you're reading...

Kate Delamere interviews Woodie Wright

You draw much inspiration from the world around you for your artwork. What inspired your latest exhibition at The Stone Space in Leytonstone?
The main inspiration for this exhibition are the effects we are having on the environment. I’m interested in the mindset that we can just take until it’s gone with very little thought on the consequences; that we have grown to expect energy built into our homes and offices without really understanding its origins or our consumption of it. We might choose to dine at a restaurant because of its ethically source foods but we probably wouldn’t ask where they get there electricity from and how much they use. I’m not exempt, when I put the light on at home I have no idea how much of the planet I’m burning to light my room. It’s this ingrained assumption that the demands we are making on the planet can be met without consequence that interests me. We are a greedy and blinkered race that has, and continues to build an unsustainable world.

Oya-Munchie small

There is a piece entitled Disappearing Species in the exhibition featuring a picture of man that sends out a stark message to take personal responsibility for our planet before it is too late. What overall message do you want people to take from your work and why?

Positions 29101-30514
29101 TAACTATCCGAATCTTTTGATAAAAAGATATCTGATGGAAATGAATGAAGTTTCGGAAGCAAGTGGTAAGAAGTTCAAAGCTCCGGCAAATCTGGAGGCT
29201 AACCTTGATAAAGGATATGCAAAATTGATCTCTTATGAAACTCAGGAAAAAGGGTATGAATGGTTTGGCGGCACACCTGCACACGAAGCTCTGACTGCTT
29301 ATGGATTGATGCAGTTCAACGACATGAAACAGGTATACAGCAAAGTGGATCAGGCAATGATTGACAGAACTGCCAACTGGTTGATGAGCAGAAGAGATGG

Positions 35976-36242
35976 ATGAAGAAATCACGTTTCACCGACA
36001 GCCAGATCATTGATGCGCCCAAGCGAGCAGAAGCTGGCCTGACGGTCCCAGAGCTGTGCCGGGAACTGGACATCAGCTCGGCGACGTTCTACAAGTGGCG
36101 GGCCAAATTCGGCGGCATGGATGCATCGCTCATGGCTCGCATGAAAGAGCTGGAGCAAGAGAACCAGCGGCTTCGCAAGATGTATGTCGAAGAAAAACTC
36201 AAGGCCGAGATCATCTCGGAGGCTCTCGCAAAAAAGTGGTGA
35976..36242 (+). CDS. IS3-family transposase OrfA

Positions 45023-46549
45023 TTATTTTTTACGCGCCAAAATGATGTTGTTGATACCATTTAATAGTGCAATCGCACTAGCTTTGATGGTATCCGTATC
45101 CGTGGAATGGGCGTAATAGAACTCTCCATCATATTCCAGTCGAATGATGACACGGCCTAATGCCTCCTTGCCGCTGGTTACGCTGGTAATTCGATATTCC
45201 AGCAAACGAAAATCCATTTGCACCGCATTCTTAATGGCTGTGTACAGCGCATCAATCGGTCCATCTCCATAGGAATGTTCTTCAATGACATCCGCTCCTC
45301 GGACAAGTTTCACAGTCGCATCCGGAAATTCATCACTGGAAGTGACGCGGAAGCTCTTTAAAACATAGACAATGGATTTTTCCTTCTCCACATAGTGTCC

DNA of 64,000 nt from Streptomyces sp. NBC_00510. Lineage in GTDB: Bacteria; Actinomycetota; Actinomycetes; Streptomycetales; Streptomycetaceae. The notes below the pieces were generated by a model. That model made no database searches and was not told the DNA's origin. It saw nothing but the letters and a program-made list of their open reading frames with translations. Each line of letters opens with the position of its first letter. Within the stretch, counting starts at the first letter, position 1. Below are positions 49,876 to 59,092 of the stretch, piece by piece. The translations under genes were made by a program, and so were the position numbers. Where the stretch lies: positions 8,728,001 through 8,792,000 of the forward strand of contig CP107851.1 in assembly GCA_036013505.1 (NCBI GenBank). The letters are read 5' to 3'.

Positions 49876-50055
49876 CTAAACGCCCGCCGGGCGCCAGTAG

The over all message I want people to take away is that we are all responsible for our own consumption of energy, not matter how small. We have an ingrained reliance on the planets resources built directly into our homes. When we switch on a light or turn the oven on we are using energy from the planet. This is a luxury that we have come to expect, and will continue to expect it until it’s gone!

Your work mixes simplicity of form with a variety of materials from newspaper to marbles and wood. What material do you particularly like working with and why?
I am starting to use wood (recycled pallets) to create moving sculpture. It’s relatively tough and can be shaped quickly. My ideas are often very diverse. Using a variety of materials gives me the ability to visualise the idea in a much more succinct way. It also enables me to interest and engage with a wider audience. If you didn’t get this one, you might get that one! In the future I hope yo work more with fully recycled materials and objects to deliver the message.

You have been involved with the Kaghan Memorial Trust in Pakistan that raises money to educate young girls. How did you get involved in this and why?
I got involved through a friend of a friend that works for the charity. They put a call out for artists to submit work for an auction to raise money to build a school. I was working with maps at the time. Through researching the traditions of the area I decided to use the bridal Menhdi patterns to represent knowledge spreading form the area of the school. I was very pleased to hear that my paintings were reserved before they hit the exhibition!

MarblesPingPongs small

So what’s next for Woodie Wright?I’m looking forward to exhibiting some of my photography in the Slate on the 17 May. I’m entering work for the Leytonstone Arts Trail; I’ll be in the North Star as well as entering work in some group shows. I’m also very excited to have been invited to show into the Star Walls exhibition in Pictorem Gallery on the 15 July. You can follow what I’m up to on my site or on Twitter @Wooodie (that’s Woodie with 3 Os!). It’s been a great privilege to exhibit at the Stone Space and to work with everyone there.

Woodie’s show finishes on Sunday 25 May 2014.



Comments are closed.